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What Is Augmented Reality Tracking?

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  • Written By: Mary McMahon
  • Edited By: Shereen Skola
  • Last Modified Date: 22 November 2016
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Augmented reality tracking follows a person's head position to feed appropriate images to a display or environment. Designing an appropriate tracking system is critical for image registration, to ensure that the augmented overlay meshes up with the user’s position in the environment. If the user is not tracked properly, the sense of realism can be interrupted, and distortions of the environment can make people feel nauseous or disoriented. Researchers in this field incorporate several approaches, of which head-mounted displays are among the most popular.

People in augmented reality environments see additional features beyond the world around them. This can be used for gaming as well as activities like multimedia presentations or research applications where digital data can be laid across the environment. For example, a satellite navigation system could include annotations to direct the user to a specific location or to help people locate resources.

The position of the person using the system is important to provide accurate information. One example of augmented reality tracking can be seen in head-mounted display systems used by some military agencies. People rely on displays to refer information about who is present, whether they are friendly or hostile, and what kinds of resources are available. As they change position, the tracking system needs to update with new information; a soldier who turns in response to a noise and sees a person, for example, needs instant feedback to flag the person as friendly to prevent an accident.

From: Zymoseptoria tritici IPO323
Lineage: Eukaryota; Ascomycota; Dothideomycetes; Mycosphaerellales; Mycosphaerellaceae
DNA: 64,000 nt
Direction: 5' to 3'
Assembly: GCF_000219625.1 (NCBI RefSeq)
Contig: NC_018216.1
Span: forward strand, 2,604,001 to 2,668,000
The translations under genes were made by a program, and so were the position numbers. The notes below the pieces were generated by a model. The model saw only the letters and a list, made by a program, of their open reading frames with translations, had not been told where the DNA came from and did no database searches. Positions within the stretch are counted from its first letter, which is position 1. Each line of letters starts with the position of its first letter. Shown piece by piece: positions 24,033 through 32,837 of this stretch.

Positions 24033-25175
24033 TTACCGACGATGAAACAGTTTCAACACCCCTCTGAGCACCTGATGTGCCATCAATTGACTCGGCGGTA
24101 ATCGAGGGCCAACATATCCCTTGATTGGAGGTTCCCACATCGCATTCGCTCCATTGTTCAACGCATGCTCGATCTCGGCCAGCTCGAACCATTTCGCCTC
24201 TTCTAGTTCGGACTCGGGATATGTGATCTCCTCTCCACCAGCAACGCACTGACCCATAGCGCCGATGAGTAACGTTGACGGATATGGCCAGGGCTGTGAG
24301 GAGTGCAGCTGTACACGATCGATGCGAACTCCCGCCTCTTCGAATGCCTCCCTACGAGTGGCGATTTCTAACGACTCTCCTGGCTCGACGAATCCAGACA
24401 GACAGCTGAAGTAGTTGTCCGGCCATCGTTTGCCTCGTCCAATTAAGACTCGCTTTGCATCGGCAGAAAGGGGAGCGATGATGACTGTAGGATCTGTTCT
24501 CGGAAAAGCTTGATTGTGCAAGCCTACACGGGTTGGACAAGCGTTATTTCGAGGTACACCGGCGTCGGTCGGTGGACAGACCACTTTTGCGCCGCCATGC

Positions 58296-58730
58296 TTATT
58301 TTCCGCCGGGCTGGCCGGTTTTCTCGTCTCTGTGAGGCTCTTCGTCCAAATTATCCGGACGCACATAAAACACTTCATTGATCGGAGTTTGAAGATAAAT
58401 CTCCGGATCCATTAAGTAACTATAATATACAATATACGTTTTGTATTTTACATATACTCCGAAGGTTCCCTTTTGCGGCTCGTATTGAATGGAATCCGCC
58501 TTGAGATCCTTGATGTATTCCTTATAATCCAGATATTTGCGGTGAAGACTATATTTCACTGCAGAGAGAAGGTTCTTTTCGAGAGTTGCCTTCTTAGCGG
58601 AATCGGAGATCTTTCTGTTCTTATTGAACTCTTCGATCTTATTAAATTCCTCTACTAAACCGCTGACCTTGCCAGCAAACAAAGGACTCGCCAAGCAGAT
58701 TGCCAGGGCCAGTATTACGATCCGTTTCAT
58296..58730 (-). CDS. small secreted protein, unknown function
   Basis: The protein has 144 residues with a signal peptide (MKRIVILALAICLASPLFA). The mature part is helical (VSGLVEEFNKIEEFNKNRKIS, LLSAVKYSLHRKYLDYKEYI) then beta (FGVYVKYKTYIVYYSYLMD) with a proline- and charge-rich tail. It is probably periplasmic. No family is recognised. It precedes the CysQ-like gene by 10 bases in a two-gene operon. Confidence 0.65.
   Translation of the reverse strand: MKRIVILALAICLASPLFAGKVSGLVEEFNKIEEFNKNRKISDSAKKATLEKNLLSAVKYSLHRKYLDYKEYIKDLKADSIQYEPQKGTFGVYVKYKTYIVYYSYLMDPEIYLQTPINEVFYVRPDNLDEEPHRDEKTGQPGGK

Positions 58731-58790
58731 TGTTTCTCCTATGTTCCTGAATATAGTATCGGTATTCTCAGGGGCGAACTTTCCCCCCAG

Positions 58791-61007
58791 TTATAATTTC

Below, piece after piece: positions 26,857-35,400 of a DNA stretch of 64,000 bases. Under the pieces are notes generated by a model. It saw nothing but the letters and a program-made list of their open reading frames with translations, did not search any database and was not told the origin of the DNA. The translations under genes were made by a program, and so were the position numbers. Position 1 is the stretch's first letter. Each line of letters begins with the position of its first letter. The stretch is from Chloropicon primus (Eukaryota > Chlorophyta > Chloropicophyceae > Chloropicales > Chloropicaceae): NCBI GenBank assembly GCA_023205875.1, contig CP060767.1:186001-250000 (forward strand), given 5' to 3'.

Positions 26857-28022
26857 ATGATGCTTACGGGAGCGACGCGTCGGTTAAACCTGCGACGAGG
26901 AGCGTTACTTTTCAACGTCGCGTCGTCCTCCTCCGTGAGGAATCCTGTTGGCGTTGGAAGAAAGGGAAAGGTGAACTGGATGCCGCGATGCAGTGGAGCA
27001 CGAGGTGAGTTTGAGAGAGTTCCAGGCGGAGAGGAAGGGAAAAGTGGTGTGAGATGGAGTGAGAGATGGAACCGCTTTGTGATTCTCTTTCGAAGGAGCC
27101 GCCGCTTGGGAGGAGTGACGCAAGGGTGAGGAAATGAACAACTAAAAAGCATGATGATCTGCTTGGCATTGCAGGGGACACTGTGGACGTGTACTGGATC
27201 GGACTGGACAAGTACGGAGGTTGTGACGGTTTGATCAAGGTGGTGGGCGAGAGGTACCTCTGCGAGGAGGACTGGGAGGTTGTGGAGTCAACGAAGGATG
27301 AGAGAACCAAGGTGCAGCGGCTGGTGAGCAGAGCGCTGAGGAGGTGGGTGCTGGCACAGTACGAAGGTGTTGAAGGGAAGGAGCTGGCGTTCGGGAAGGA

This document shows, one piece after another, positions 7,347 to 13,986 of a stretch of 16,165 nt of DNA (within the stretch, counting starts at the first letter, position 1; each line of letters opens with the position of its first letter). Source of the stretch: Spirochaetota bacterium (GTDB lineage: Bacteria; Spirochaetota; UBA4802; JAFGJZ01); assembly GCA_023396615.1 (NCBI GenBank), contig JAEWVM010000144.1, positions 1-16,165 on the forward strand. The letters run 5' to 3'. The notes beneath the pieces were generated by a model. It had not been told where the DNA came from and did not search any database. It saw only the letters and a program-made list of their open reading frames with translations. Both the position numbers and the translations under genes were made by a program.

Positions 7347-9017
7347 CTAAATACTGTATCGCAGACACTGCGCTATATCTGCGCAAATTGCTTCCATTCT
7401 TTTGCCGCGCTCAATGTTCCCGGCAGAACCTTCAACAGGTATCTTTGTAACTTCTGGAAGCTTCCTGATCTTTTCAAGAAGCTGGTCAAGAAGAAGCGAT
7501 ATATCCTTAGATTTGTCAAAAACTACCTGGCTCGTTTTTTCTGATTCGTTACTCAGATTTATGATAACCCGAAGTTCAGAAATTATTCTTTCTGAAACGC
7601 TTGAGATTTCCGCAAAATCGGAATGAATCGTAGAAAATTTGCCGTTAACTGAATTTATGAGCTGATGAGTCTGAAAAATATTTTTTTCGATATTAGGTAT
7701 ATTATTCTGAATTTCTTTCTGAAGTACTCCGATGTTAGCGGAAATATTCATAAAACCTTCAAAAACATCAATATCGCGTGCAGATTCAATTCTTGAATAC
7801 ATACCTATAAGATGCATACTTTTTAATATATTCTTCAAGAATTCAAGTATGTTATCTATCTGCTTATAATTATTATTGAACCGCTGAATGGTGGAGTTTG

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Systems used for augmented reality tracking monitor the user’s head in space, using tools like gyroscopes for angle and position. As the head rotates, the system can update in real-time to provide feedback that will update the digital data in the system. It is also possible to combine augmented reality tracking with a tablet or small personal computer to give directions or overlay digital data; for example, a mobile phone can display an updated map with directions, based on the geographic position and orientation of the phone.

Speed and accuracy are important in augmented reality tracking. Systems also need to integrate well with the rest of a program to reduce gaps or errors in data. If a head tracker, for example, doesn’t have a way of accounting for someone looking straight up, people might see a hole in the data which could be confusing or disorienting. This may break the sense of reality in the augmented environment, pulling people out of a game or simulated setting.

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